On barrier islands, piping plovers commonly select nest sites adjacent to bay-side intertidal flats, pools, or other moist substrates that are protected from ocean waves (Patterson et al. 1991, Elias et al. 2000, Keane 2002). During the fledging period, these areas often support more terrestrial arthropods than adjacent ocean beaches (Loegering and Fraser 1995, Elias et al. 2000). Plover chicks in these areas typically forage at higher rates, and they often have higher survival rates than chicks foraging exclusively on backshore and ocean intertidal areas (Loegering and Fraser 1995, Elias et al. 2000). In some places, however, piping plovers nest near protected moist substrates even though physical barriers prevent broods from reaching them (Patterson et al. 1991, Loegering and Fraser 1995, Keane 2002). This suggests that nesting near protected moist substrates is adaptive for adults even if their hatchlings cannot forage there until they fledge.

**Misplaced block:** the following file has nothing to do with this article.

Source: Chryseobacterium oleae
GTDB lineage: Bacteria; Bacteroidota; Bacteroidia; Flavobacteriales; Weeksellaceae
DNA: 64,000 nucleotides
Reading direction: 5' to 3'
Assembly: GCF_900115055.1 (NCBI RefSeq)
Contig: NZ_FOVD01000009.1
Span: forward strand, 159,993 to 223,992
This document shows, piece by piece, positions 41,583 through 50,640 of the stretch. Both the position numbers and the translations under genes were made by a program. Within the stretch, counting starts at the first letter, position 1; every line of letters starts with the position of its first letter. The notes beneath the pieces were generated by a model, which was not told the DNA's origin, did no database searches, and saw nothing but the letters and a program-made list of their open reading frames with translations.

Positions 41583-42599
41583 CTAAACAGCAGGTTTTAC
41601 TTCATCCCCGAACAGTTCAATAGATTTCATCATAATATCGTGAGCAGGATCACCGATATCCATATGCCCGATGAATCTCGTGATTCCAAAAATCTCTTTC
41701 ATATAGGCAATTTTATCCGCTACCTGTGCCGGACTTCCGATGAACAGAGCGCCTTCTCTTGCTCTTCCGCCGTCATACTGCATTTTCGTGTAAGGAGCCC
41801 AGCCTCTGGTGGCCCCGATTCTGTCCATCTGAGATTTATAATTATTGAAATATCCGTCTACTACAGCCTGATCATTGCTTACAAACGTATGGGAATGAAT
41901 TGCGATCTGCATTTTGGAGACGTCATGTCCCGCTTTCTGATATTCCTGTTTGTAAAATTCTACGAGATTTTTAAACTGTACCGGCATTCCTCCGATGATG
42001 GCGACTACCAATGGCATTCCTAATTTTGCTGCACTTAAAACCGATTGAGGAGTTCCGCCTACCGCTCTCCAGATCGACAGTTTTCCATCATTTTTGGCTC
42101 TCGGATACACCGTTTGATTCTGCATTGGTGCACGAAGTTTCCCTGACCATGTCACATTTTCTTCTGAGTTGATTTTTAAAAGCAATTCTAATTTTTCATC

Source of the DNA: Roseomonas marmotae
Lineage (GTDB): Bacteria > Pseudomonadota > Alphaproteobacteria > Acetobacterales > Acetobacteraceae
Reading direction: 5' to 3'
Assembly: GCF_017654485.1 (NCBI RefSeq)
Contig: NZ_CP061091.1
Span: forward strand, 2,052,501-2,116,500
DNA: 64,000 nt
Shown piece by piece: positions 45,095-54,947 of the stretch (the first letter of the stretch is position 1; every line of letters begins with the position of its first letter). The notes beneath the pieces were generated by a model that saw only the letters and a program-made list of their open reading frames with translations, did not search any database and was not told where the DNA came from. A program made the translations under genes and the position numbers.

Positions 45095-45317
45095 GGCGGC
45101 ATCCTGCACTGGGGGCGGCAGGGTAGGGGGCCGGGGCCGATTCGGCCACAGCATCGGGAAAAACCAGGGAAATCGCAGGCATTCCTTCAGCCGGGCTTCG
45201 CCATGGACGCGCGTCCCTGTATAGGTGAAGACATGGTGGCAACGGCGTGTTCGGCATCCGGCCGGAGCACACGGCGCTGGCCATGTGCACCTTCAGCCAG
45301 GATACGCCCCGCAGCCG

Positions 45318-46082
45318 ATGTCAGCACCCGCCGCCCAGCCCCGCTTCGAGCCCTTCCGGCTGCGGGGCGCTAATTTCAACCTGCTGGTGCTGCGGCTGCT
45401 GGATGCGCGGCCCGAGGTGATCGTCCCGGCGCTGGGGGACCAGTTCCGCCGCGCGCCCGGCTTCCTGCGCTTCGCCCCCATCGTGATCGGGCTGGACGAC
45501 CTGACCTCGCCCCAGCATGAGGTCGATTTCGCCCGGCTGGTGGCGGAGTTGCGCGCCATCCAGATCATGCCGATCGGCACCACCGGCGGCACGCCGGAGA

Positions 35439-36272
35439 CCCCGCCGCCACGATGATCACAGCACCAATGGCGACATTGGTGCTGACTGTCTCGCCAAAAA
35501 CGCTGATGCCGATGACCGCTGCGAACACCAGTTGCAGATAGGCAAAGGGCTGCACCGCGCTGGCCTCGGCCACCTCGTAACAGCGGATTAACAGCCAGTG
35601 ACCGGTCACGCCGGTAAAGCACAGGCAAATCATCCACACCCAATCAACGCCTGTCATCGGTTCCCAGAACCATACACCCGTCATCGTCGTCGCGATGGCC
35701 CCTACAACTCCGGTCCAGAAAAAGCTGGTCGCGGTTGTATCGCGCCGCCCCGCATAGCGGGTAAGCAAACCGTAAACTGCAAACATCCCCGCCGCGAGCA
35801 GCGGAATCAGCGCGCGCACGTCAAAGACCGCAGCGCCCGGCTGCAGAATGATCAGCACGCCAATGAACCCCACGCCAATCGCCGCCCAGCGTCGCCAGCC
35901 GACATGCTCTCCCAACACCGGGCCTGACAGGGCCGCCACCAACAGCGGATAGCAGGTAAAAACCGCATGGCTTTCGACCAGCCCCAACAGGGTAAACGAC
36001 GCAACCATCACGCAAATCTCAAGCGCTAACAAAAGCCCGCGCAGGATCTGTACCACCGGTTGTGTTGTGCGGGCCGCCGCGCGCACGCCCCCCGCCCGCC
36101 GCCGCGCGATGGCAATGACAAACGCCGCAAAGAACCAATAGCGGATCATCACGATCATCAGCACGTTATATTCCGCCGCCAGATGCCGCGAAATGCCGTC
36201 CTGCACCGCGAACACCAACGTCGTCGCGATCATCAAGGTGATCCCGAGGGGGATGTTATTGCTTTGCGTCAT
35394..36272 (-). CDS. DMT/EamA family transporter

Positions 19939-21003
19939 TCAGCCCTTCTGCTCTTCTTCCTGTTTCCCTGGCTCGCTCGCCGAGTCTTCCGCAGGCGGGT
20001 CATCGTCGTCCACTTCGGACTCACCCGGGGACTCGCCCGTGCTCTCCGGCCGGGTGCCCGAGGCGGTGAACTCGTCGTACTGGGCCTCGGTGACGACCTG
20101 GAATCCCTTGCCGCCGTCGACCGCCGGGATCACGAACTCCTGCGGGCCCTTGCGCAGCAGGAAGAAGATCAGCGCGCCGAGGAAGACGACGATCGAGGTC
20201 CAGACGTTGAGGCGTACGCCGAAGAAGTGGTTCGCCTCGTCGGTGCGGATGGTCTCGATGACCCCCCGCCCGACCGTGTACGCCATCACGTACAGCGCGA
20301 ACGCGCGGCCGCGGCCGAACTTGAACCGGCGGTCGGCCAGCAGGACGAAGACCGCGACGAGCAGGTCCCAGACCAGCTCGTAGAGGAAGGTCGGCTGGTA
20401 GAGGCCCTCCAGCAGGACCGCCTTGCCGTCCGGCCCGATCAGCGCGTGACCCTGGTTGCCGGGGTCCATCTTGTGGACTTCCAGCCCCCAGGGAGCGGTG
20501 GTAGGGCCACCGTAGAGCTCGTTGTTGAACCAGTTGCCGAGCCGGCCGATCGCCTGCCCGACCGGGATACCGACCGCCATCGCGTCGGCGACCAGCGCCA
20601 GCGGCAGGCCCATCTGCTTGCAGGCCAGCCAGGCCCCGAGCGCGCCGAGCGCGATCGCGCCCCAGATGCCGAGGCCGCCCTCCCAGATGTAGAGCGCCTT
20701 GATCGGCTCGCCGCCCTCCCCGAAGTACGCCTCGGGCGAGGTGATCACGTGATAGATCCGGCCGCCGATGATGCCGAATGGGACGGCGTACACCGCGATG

|Title||Prenesting use of intertidal habitats by piping plovers on South Monomoy Island, Massachusetts|
|Authors||James D. Fraser, S. E. Keane, P. A. Buckley|
|Publication Subtype||Journal Article|
|Series Title||Journal of Wildlife Management|
|Record Source||USGS Publications Warehouse|
|USGS Organization||Patuxent Wildlife Research Center|